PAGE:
I think the most common question we get at Finca Rosa Blanca is how did we get here and what moved us to create our little resort. I always find myself eagerly telling the story I love so much, which is my first encounter with Costa Rica in 1984. My wife and partner, Teri and I decided to travel to Central America, where we were told by those who knew and those who had dreamed that there were oceans as warm as a bathtub, trees stuffed with monkeys, sloths and tropical birds and where the time would float by at its own lazy and prolonged pace, allowing one to immerse himself in the incredible visuals and soulful songs sung by the plethora of fauna that occupies the most bio-diverse nucleus on the planet.
Beautiful Costa Rica: Looking from our balcony at Finca Rosa Blanca toward the Central Valley and coffee farms below.
In those days, there was no technology as we know it today: no faxes, no emails, and information for travelers took weeks if not months to arrive and be updated. I decided as a result and through the only means I had available to me, to call the Consulate in New York City -where we were living- and make an appointment to talk to somebody about this seemingly miraculous place we had heard about from surfers, bird watchers and veteran travelers alike. Having no luck with getting somebody to answer the phone, I took the train down to the Wall street area, walked the frentic blocks of bumping and racing young ambitious traders, brokers and ladder climbers and found myself in front of an un assuming building where it listed the Consulate of Costa Rica, with the “C” missing from the plastic letters not so carefully placed on the black background on the building listings as being on the 11th floor. I, being sometimes the insufferable baby, was panicked that there would be no elevator. Thankfully, I was wrong about that.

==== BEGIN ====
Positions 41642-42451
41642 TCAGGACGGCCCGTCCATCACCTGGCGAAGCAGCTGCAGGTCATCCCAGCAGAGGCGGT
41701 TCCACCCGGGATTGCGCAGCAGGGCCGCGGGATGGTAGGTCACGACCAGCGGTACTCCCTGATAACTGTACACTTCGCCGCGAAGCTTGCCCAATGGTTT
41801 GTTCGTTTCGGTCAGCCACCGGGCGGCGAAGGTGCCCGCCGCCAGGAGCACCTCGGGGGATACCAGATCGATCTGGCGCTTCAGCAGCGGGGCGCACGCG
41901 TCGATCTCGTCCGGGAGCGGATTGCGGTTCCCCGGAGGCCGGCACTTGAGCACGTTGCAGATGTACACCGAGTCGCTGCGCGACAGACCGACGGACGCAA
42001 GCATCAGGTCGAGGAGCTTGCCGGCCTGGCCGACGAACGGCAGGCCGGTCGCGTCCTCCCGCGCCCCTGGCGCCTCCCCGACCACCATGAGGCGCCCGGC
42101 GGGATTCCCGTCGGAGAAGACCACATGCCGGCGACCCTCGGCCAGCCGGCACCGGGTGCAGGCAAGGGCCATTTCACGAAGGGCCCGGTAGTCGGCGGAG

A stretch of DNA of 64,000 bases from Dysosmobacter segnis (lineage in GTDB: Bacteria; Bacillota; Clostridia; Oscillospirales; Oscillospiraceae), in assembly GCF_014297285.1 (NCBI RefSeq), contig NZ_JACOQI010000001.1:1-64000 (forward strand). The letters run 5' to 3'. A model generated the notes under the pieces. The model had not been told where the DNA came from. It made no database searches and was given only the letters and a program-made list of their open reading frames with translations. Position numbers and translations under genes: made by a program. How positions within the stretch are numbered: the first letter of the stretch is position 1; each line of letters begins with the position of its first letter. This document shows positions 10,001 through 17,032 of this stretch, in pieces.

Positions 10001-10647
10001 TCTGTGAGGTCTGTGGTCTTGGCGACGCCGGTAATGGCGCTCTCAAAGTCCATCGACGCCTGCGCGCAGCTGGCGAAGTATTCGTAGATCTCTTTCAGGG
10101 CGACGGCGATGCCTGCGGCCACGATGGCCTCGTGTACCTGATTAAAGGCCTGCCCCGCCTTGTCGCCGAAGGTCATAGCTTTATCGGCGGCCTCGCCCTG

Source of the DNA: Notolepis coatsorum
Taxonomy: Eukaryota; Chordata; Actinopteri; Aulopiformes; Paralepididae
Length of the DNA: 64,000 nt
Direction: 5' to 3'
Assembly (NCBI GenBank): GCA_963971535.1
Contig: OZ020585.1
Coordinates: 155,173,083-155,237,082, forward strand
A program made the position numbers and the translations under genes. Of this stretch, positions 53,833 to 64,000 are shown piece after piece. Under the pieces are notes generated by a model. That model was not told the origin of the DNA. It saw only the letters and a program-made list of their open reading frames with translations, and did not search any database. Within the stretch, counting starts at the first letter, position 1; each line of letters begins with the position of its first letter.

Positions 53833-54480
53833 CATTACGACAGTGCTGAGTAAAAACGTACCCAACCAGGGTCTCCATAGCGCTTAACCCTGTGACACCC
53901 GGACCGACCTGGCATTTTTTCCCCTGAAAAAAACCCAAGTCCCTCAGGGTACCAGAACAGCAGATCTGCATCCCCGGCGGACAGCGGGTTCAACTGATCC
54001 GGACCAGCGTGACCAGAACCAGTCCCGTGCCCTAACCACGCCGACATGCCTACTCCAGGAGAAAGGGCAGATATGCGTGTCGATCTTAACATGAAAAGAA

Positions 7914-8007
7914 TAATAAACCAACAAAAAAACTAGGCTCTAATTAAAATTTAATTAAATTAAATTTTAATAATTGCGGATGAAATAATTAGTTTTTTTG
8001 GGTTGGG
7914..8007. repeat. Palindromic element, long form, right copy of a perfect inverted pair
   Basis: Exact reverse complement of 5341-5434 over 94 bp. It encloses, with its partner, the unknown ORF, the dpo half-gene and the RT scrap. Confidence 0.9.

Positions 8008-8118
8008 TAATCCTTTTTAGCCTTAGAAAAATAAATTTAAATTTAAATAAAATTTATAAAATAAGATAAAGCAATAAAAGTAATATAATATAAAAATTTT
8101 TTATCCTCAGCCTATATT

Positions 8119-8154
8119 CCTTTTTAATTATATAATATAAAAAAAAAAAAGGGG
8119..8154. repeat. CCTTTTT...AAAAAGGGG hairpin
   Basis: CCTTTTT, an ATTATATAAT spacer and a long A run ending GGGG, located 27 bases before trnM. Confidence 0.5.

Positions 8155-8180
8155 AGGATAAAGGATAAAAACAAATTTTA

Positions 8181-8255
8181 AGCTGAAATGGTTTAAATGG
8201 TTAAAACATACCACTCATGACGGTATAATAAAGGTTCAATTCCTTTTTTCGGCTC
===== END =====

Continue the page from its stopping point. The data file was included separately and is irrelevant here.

I knocked on the door and like my telephone attempts earlier, I was met with a profound silence. Not to be turned away by the eloquence of nothingness, and with the typical NYC aplomb, i opened the door and let myself in. After presenting myself with a series of ascending “Hello?“s i was about to leave when the door to the Consul’;s office opened and a slightly disheveled but immaculately coiffed gentleman kindly asked me who or what I was searching for. Amazed to actually hear a response to my Costa Rican inquiries, I explained hurriedly what my motive was for the unexpected visit, and after patiently and attentively listening to my preamble, he informed me gleefully that he was indeed the Consul himself and invited me into his office, politely offering me a seat, after he personally pulled out the chair and made sure it was clean enough for a person of my importance (none in my mind) to sit.
He excitedly and with a great deal of flourish opened his top drawer of the desk and took out a large and extremely heavy photo album, and for the next hour or so, I was lost in the beaches, mountains and hideaways of Costa Rica, and by the end of that blissful journey through photographs, I knew every family member by name and age as they were in just about every image I perused with him, He proudly recounted the family trip to the beaches of Guanacaste and Manuel Antonio, to the cloud forest of the Barva Volcano, the western gateway to the Braulio Carillo National Park and of course, of the coffee farms in Heredia and Naranjo and the Quetzales in the high mountains of the Central range. When I was done, I felt like I had met with an old family member who had personally insisted that out of filial piety I had the obligation to visit his home and family and of course, his country.
On my way home from this significant and endearing meeting, I knew that there was a new world opening to me and I anxiously waited for Teri to return from work so I could blabber endlessly about how authentically charming and warm this Mr. Consul was, and we agreed, that if all the Costa Ricans were similar, it would be the most wonderful place we could imagine to visit and know. And it was and still is…